Suppose I have a set of x,y coordinates that mark points along contour. Is there a way that I can build a spline representation of the contour that I can evaluate at a particular position along its length and recover interpolated x,y coordinates?
It is often not the case that there is a 1:1 correspondence between X and Y values, so univariate splines are no good to me. Bivariate splines would be fine, but as far as I can tell all of the functions for evaluating bivariate splines in
scipy.interpolate take x,y values and return z, whereas I need to give z and return x,y (since x,y are points on a line, each z maps to a unique x,y).
Here's a sketch of what I'd like to be able to do:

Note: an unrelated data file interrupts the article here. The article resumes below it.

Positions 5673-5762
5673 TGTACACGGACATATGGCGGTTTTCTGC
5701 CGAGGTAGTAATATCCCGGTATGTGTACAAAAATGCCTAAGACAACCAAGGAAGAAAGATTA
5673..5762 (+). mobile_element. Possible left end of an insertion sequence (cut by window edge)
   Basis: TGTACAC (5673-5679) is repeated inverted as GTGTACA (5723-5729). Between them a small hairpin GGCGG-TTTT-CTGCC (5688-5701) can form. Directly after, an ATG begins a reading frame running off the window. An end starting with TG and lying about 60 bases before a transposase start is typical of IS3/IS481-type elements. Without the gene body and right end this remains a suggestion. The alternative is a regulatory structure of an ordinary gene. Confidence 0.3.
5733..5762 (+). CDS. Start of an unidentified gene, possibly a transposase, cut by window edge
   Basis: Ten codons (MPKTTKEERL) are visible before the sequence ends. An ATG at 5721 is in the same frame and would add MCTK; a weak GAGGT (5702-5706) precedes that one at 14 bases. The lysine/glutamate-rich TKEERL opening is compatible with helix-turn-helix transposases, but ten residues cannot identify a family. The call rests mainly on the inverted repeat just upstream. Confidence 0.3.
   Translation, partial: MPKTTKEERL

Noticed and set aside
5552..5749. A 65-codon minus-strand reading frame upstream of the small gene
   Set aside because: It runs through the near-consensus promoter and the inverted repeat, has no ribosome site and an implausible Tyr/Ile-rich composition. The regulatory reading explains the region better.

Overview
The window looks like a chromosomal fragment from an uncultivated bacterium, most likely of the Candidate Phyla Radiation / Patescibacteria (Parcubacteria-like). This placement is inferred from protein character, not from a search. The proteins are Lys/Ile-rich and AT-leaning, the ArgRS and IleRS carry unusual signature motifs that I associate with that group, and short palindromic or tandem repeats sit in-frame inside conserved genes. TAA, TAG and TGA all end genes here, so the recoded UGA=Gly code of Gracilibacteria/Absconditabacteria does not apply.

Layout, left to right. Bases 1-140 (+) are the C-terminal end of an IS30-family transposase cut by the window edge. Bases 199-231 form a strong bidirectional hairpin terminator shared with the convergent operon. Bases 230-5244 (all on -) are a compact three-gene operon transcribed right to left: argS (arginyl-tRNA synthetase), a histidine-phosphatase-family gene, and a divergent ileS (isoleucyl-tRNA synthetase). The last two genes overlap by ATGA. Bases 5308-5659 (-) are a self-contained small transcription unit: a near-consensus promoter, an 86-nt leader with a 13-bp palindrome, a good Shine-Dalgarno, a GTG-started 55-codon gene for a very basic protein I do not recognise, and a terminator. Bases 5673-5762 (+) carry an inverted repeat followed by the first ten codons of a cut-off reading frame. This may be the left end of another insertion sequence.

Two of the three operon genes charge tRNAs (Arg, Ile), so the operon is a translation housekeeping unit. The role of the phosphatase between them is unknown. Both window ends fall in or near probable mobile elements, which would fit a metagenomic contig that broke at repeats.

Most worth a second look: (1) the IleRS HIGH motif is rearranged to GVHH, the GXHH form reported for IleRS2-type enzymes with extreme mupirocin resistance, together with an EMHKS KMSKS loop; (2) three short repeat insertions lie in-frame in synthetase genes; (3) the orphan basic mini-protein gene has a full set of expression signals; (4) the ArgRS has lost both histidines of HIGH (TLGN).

import numpy as np from matplotlib.pyplot import plot # x,y coordinates of contour points, not monotonically increasing x = np.array([ 2., 1., 1., 2., 2., 4., 4., 3.]) y = np.array([ 1., 2., 3., 4., 2., 3., 2., 1.]) # f: X --> Y might not be a 1:1 correspondence plot(x,y,'-o') # get the cumulative distance along the contour dist =  for ii in xrange(x.size-1): dist.append(np.sqrt((x[ii+1]-x[ii])**2 + (y[ii+1]-y[ii])**2)) d = np.array(dist) # build a spline representation of the contour spl = ContourSpline(x,y,d) # resample it at smaller distance intervals interp_d = np.linspace(d,d[-1],1000) interp_x,interp_y = spl(interp_d)